Feel the need to add. I got teary-eyed three different times in the movie.
At first a bit off-putting, but slowly transfixing. Slowly, as scenes transition and things become all the more abstract, it reaches a purely visceral level of hypnotism. I'm not quite sure I gathered all the pieces, but it's a delicate piece of filmmaking - and thoroughly perverse in its resonance.
Having settled down with more thoughts on it following a second viewing, I've easily decided that the film, even though equipped with a messy screenplay, very well is a truly great directorial achievement. Visually impressive and ugly, at times, and probably the director's pinnacle piece so far as an auteur goes. It's not a fun movie, and that can turn one off quite easily from enjoying it - but it is truly horror.
I haven't rated it yet because I'm still conflicted about what I thought. I understand the story and screenplay (dialogue, included) are very much silly and awful. I also kind of despise how pretentious the occultic imagery comes off as. But Zombie's direction is stupendous. His eye for visual design and for slow-burn horror is quite magnetic and burns into the brain. A depressing film, no fun at all. But horrifying.
I find myself disliking Raimi's films every time his newer one comes out. I understand that he feels the need to have B-movie elements in his work - but he can't capture the camp charms he's known for quite like he used to. There's only two elements of true camp to be found here - the rest of the movie wallows in a hollow realm of wannabe kitsch.
Even while Korine is busy animating his characters beyond recognition as human beings - the beating heart and floating soul of the movie still resonates as honest. Not completely finger-wagging as social satire, but deft enough with itself as to know how to pull off an immense atmosphere of dread beyond what any films has ever done before. A pinnacle contemporary American film.
Sometimes campy in its depiction of the addiction - what I loved most about "Shame" was the development of its two sibling characters. Both Fassbender and Mulligan shade these roles with intensity and history - where every word spoken and every action made toward the other feels completely rich. The ambiguity is quiet, but oh so obvious by the end of it all. I don't love "Shame" for the sex plot, but the sibling one.
I admit he isn't anywhere near as visceral as his golden years, but his recent work still feels like his own. (Have yet to see Dracula, though, and that trailer looks quite awful.) His work is always imaginative, deeply disturbing, and difficult to forget. Love the guy a lot.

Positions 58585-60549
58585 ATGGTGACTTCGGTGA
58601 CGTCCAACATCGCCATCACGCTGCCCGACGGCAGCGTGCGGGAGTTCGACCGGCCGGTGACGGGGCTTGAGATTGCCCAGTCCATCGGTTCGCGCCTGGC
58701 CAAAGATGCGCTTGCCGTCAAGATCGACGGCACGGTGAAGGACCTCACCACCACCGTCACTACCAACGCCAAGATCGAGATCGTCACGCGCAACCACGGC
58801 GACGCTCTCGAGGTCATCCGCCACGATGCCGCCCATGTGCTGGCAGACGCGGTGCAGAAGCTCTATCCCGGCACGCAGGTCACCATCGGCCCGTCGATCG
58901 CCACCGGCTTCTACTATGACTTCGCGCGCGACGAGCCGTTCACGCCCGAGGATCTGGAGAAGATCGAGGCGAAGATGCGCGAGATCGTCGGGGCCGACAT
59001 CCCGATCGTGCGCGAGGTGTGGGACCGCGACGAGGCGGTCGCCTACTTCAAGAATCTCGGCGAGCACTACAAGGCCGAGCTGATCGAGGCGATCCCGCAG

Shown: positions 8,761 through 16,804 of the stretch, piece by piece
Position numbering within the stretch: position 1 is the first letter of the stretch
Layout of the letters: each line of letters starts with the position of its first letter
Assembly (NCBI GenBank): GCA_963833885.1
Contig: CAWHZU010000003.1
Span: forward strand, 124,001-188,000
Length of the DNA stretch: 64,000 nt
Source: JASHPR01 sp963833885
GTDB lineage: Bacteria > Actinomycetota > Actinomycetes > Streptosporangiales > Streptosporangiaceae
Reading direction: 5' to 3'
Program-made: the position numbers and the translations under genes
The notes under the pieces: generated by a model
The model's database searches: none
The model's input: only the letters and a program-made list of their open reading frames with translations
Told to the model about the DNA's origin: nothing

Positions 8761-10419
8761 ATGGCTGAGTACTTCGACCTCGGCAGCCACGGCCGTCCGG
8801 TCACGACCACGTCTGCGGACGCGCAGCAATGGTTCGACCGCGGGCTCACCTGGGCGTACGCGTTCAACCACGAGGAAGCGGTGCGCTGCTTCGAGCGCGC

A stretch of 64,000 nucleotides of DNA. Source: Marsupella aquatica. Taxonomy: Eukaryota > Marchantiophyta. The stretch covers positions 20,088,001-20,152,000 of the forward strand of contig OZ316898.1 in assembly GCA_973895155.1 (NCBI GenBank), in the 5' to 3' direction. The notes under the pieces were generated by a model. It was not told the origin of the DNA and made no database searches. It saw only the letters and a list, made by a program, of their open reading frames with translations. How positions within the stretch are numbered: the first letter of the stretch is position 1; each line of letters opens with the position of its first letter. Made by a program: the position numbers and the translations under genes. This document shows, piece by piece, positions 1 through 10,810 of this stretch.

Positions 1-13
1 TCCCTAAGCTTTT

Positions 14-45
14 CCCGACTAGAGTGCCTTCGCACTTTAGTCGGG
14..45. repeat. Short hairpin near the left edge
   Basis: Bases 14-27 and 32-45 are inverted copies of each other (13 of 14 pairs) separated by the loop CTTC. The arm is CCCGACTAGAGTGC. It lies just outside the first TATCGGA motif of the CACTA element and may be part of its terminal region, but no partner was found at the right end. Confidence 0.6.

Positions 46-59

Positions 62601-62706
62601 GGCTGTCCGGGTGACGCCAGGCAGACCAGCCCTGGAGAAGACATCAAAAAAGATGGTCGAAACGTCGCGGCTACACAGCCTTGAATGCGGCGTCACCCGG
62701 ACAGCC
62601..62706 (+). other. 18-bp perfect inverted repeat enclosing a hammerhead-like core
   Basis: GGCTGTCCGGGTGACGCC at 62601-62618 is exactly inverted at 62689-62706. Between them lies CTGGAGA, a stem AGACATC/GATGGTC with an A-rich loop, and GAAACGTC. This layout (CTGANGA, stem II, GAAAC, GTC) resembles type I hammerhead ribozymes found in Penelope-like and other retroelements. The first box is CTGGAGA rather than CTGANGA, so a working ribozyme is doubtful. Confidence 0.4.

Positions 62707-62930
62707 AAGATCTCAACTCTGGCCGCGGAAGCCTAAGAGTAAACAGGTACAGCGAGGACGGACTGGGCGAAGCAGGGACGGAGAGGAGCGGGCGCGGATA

The more I watch it and the more I think about it - the more I analyze it and the more I pick out things from it. The more I become sure that it's one of the most emotionally enthralling movies I've seen.
The girl could both make you laugh and knock the wind out of you emotionally without breaking a sweat. Now that she's gone, she also has an ethereal quality that makes her one of the greats, if you ask me. Her eyes were expressive - and she was an unconventional beauty. Whether supporting roles as disturbed characters or leading roles as offbeat rom-com lady - the girl could make me feel her state of mind. She had it. She really did.
A few good to great works surrounded by mostly shit. Ti West, you have lost a bit of my respect with your segment. Jesus Christ.
Yeah, what the fuck was with Ti West's segment? Just when I didn't think anything could possibly be worse than F is for Fart, M is for Miscarriage came along. A dreadful, meaningless attempt at shock value. It's offensive, but not in the way it intended, just in its stupidity and laziness. West knows better, but he clearly didn't give a shit. And to think this guy made one of the best horrors in recent memory, The House of the Devil.
A movie that grows richer with every viewing. Purely over-saturated satire with every bit of pathos underneath it all so that it doesn't lose its human touch. The direction is frantic and trippy - and the performances of the entire ensemble (most specifically the dynamite work of Rourke and Murphy) knock it out of the park.
I really like Jonas Akerlund's directorial stamp. It shows through in all his work - both features and music video. But the kind of emotional heights he reached in "Spun" aren't really present here. In fact, I kind of found this film weirdly empty. I'm not sure I caught onto what the hell it was supposed to even be about.
Seriously not joking around (or being the least bit hyperbolic) when I say that this ranks as one of the very worst films I've seen. Not only was it terrible in aspects that are technical (amateur Tony Scott wannabe editing and cinematography that shows no control or whimsy with its action), but insults the intelligence of the audience as if they're stupid, stupid, stupid people. Fuck this movie.
Completely relevant. Completely, truly powerful. One of the best things I've ever seen.